Bargain Comic Reviews

New Reviews of Old Comics

Marvel Tales #21 (July 1969)

Marvel_Tales_21Purchase price: $1

Marcel Tales was among the first titles I started collecting back in 1984 so I’ve always had a soft spot for the title even though it’s nothing more than Marvel’s way of making money on work they’ve already paid for.  Make something once and sell it a couple times; it’s the dream of any good business model.  It wasn’t until the late 80s early 90s that some genius at the comic companies decided they could make a mint collecting silver and golden age comics in to large book collections (Marvel Masterworks DC Archives, etc), so before then we relied on titles like Marvel Tales almost exclusively to read early Spider-Man stories.  I love finding old comics for cheap, which is only made better when it’s a title I already know and appreciate.

Since Spider-Man is always the true star of Marvel Tales he gets the lead story in “The Man In the Crimer-Master’s Mask!” rendered by the classic Spider-Man duo of Stan Lee and Steve Ditko, neither of whom needs an introduction in comic-dom.  This story has all of the elements we’ve grown to love about Spider-Man stories; Peter Parker having personal problems, J. Jonah Jameson being, well, J. Jonah Jameson, an oddball villain and a classic arch-nemesis; the Crime-Master and Green Goblin respectively.   Crime-Master is a pretty ballsy name, don’t you think?  He’s telling the world “Hey, I’m a criminal, whatcha gonna do about it?”  Doctor Octopus. Rhino, Lizard, even Green Goblin, none of them has a name that blatantly flaunts their disregard for the law like that guy.  Anyway, Crime-Master and Green Goblin are working together to take over the underworld, but it’s a dicey alliance at best (uh, they’re both evil, right?) though effective because the story ends with Spider-Man captured by the dastardly duo.  Am I giving away the ending here?  Maybe, but if you’re expecting to be surprised by a 50 year old comic book story, I think you have bigger problems to worry about.

The middle story is a Thor yarn titled “At the Mercy of Loki, Prince of Evil!” courtesy of Stan Lee and Jack Kirby. Do you see why I love titles like this?  A Lee/Ditko Spider-Man followed by a Lee/Kirby Thor.  While on patrol the Norse God stumbles upon an incapacitated Doctor Strange, then as his alter ego, Dr Donald Blake, Thor continues saving the good doctor’s life.  Not wanting bad karma Doctor Strange gives an open offer of help any time Dr. Blake needs it.  When Loki shows up and tricks Thor like usual that favor is called in to assist in thwarting Loki’s evil plans.  It ends with a fight in New York Adirondack mountains (my “backyard”), and while I was thrilled to read it even mentioned, Kirby’s Adirondacks look a lot more like a section of Central Park than one of the country’s largest parks. Nit-picky I know and no one else would even notice or care, but it stands out when you live there.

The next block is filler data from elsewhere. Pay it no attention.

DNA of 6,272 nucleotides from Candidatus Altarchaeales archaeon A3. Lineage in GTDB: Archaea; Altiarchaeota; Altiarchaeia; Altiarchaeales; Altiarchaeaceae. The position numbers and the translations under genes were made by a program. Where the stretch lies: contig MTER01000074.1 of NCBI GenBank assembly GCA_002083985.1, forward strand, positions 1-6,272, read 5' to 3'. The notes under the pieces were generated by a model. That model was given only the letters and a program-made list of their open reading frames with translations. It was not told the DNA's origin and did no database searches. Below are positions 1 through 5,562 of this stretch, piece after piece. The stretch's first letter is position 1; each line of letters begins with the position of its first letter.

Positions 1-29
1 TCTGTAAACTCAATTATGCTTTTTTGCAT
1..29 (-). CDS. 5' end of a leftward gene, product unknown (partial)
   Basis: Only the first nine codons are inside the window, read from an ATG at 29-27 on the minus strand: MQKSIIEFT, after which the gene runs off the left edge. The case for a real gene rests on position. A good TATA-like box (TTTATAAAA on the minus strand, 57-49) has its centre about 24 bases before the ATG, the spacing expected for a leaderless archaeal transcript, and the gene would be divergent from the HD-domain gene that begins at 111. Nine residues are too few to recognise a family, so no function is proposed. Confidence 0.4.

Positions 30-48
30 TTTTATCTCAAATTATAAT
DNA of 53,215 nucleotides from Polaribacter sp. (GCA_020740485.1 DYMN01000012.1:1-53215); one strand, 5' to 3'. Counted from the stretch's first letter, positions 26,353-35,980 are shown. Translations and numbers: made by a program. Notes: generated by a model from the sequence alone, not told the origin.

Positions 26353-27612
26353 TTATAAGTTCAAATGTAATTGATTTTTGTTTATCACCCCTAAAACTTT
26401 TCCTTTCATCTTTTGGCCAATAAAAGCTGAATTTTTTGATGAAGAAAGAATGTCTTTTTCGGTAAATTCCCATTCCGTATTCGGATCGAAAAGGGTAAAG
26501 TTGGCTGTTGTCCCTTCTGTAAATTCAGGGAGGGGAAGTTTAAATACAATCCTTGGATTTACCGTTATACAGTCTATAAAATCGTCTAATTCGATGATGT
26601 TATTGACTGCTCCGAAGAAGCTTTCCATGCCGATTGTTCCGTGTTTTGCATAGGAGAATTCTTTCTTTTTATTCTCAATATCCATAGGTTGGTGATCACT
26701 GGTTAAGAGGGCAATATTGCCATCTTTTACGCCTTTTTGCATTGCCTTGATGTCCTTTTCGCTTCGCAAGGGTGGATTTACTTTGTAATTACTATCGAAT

Lastly Stan Lee teamed with Dick Ayers to bring a Human Torch story called “The Torch Goes Wild!” This 13 page story has an evil villain called the Rabble Rouser going around and getting people all riled up, about various things, which eventually leads to him getting people to hate on the Torch.  He convinces people to ban Johnny Storm from flaming on within city limits.  Not because Rabble Rouser is pyrophobic, but because he’s a Communist agent who wants the Torch out of his way so he can blow-up a Prince who is visiting the US.  Of course his plans are thwarted when the Mayor finds out what is going on and makes an emergency declaration allowing Johnny to flame on (because Johnny couldn’t live with breaking the law).

This whole issue of Marvel Tales was a fun read from cover to cover; even the ads offered something interesting.  The Spider-Man story was great (‘natch), Thor was his usual over-the-top self and the Human Torch was a fun story with an idiotic villain; Rabble Rouser?  Really?  Hey, when you create that many characters like Stan Lee has, they can’t all be winners.  Actually a couple months ago I picked up Marvel Essentials Human Torch collection and I’ve been loving those stories.  Who knew the Torch was such a cool solo character?    If you love old comics, never pass on the chance to pick up some issues of Marvel Tales.


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